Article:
ATLANTA--Preparations for Georgia State's third season of football officially get underway Wednesday as the Panthers begin preseason practice.
A total of 105 players, including 45 returning letterwinners, reported to campus today and will practice for the first time Wednesday at 10 a.m. at the GSU Practice Complex, 29 days before the Panthers' Aug. 30 season opener against South Carolina State at the Georgia Dome.
Per NCAA guidelines, the Panthers will practice once a day for the mandatory five-day acclimatization period. The first practice in full pads is Sunday, and the first two-a-day practices will take place on Tuesday, Aug. 7.
Season three of Georgia State football is another important milestone as the Panthers play their first and only season in the Colonial Athletic Association while beginning their transition to the Football Bowl Subdivision (FBS). GSU will become a member of the Sun Belt Conference on July 1, 2013. But first, head coach Bill Curry and the Panthers look to put the memory of last year's disappointing 3-8 season in their rear view mirror.
"At the conclusion of last season I questioned everything, searched myself, questioned myself and determined to step up and improve every aspect of our program. We did that this summer," said Curry as he addressed the media Tuesday.
"This is a very exciting time of the year for the obvious reasons. It has been a year of deep reflection for all of us and especially for yours truly. I think more than ever those of us that have been in this business for a while and those that are sincere, regardless of the stage, have found it clear what an amazing and remarkable responsibility we have when we put this whistle on.
"It is not just a game; you are dealing with young lives," continued Curry, entering his 20th season as a collegiate head coach. "It hit me that what we have here is a chance to make a huge difference in this culture and we're going to one way or another. Whether it is a brand new program like Georgia State or one that has been around for 120 years, we have a responsibility the likes of which our culture has never given us before."
Last season, the Panthers suffered four losses by 10 points or fewer, and in each one, they either led or were tied in the fourth quarter. Making the key play in the fourth quarter to turn those close losses into victories has been an emphasis for the Panthers since last season ended.
"Our theme for the season is to, 'Man Up and Finish,'" said Curry. "Football is the ultimate team game, but it comes down to if I'm going to knock you off the ball in the fourth quarter. The fourth quarter is where you make your living in our business, and you either get embarrassed or you excel. Our first year we did reasonably well and last year we did not. We are going to finish every play this season or you won't play."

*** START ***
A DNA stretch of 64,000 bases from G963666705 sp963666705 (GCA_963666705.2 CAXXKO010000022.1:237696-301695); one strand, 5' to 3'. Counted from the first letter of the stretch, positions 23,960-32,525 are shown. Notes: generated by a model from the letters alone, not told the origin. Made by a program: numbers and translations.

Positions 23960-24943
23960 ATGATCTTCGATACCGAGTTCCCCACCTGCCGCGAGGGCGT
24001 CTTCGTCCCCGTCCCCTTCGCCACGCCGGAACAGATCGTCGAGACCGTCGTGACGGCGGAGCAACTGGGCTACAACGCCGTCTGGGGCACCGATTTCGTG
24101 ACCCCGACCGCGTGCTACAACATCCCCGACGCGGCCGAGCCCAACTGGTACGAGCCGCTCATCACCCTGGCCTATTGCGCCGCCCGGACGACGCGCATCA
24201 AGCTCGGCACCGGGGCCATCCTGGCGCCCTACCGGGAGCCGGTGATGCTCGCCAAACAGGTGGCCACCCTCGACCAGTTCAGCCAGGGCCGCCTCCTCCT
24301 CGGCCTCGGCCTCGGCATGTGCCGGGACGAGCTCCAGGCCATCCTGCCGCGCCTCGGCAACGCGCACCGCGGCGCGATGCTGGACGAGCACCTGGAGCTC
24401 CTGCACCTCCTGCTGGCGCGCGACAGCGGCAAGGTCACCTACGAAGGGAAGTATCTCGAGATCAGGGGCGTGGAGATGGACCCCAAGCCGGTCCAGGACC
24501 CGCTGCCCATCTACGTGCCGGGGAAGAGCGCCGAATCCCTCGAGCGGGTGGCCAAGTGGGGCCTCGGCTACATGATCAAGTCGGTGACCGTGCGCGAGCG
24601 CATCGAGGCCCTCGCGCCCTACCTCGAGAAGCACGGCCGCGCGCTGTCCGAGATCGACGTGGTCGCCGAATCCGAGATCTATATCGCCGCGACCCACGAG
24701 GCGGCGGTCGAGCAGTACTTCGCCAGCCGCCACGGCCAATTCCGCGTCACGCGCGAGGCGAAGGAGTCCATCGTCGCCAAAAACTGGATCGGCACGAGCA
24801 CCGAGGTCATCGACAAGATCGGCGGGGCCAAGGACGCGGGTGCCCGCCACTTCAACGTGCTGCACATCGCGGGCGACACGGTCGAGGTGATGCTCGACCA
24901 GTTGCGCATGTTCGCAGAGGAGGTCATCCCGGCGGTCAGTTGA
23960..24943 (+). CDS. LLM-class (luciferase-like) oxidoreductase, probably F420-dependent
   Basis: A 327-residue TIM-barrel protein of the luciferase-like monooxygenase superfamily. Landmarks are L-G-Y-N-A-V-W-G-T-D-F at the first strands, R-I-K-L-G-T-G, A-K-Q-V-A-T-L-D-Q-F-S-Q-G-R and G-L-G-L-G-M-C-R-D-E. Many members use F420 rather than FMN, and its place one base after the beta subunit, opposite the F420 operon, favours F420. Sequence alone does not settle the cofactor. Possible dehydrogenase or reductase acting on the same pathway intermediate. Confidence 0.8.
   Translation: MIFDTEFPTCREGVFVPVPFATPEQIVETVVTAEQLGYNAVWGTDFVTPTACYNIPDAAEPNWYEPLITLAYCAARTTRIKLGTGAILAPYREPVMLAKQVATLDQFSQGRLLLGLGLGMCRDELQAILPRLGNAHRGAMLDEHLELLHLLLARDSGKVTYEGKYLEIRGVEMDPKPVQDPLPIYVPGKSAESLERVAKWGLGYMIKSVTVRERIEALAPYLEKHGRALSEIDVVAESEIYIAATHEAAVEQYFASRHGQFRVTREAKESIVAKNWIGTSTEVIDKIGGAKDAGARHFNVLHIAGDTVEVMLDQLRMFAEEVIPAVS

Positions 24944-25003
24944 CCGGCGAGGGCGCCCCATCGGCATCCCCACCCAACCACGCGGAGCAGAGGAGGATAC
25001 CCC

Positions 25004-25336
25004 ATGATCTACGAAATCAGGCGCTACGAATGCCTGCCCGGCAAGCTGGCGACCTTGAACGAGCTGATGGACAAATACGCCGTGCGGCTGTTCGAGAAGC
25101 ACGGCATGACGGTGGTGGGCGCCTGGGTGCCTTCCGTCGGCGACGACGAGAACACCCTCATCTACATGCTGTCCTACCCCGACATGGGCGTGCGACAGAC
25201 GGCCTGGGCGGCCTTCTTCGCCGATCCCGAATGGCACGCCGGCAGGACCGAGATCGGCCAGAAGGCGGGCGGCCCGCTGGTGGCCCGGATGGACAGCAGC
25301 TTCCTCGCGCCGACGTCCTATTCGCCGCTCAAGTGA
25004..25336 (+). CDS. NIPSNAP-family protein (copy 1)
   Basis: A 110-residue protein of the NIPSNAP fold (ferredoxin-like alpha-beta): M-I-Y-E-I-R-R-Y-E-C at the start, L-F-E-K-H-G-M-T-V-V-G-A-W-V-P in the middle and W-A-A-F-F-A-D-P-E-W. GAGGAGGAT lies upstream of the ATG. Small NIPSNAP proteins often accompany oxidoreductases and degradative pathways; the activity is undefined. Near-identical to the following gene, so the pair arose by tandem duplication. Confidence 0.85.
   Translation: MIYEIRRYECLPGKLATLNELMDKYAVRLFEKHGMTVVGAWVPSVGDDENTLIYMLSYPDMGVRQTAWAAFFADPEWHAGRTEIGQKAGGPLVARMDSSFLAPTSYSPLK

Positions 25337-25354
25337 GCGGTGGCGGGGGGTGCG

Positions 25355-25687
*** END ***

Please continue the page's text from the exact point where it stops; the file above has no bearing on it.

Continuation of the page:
After starting three different quarterbacks in their first 22 games of existence, the Panthers enter season three with a fourth signal caller, redshirt freshman Ben McLane, under center. McLane earned the nod with a strong spring, but he will be pushed by junior Kelton Hill, who started the final five games of last season but struggled with inconsistency and turnovers, as well as transfer Ronnie Bell from Ohio University and possibly true freshmen Mark Weidenaar, Nathan Schuster and Garrett Schrepfer.
"You have to be able to throw the ball with accuracy," said Curry. "The strongest unit on our team is our wide receivers. We have eight wide receivers that can play and three in particular that are outstanding in Danny Williams, Albert Wilson and Jordan Giles. So our quarterback has to get them the ball with accuracy.
"Because Ben has won a state championship, in the Georgia Dome, at the highest level of high school football in the state of Georgia and because he came out in the spring and threw the ball well, we think he has a chance," continued Curry. "But now he has to come to training camp, get into two-a-days, get tired, go through some rough stuff and show us that he can do that and win the job again. Then he has to go into the game and do it again. We believe he can do it, but he has to show it."
McLane, who led Brookwood High School to the Class AAAAA state title in 2010, is up for the competition.
"It motivates me because I know our team has plenty of talented quarterbacks who can do the job," he said. "We will all compete this summer and see who earns the starting spot on August 30. Because I am slated to be number one at the first practice doesn't mean I will be at the first game. I have to re-affirm this summer what I had done in the spring."
The GSU quarterbacks will line up behind an offensive line that graduated four starters but might be more athletic, led by junior tackles Ulrick John and Grant King. In addition to protecting the quarterback, that unit will block for senior running back Donald Russell, who led the Panthers in 2011 with 665 yards rushing and nine touchdowns after transferring from Kentucky.
On defense, the top returning tacklers are safety Demazio Skelton (61 tackles, 2 interceptions) and linebacker mark Hogan (56 tackles, 5 TFL), but Hogan is the only returning starter among the front seven.
"The defensive line has to grow up in hurry because we graduated some good, experience players (including Oakland Raiders draft pick Christo Bilukidi)," said Curry.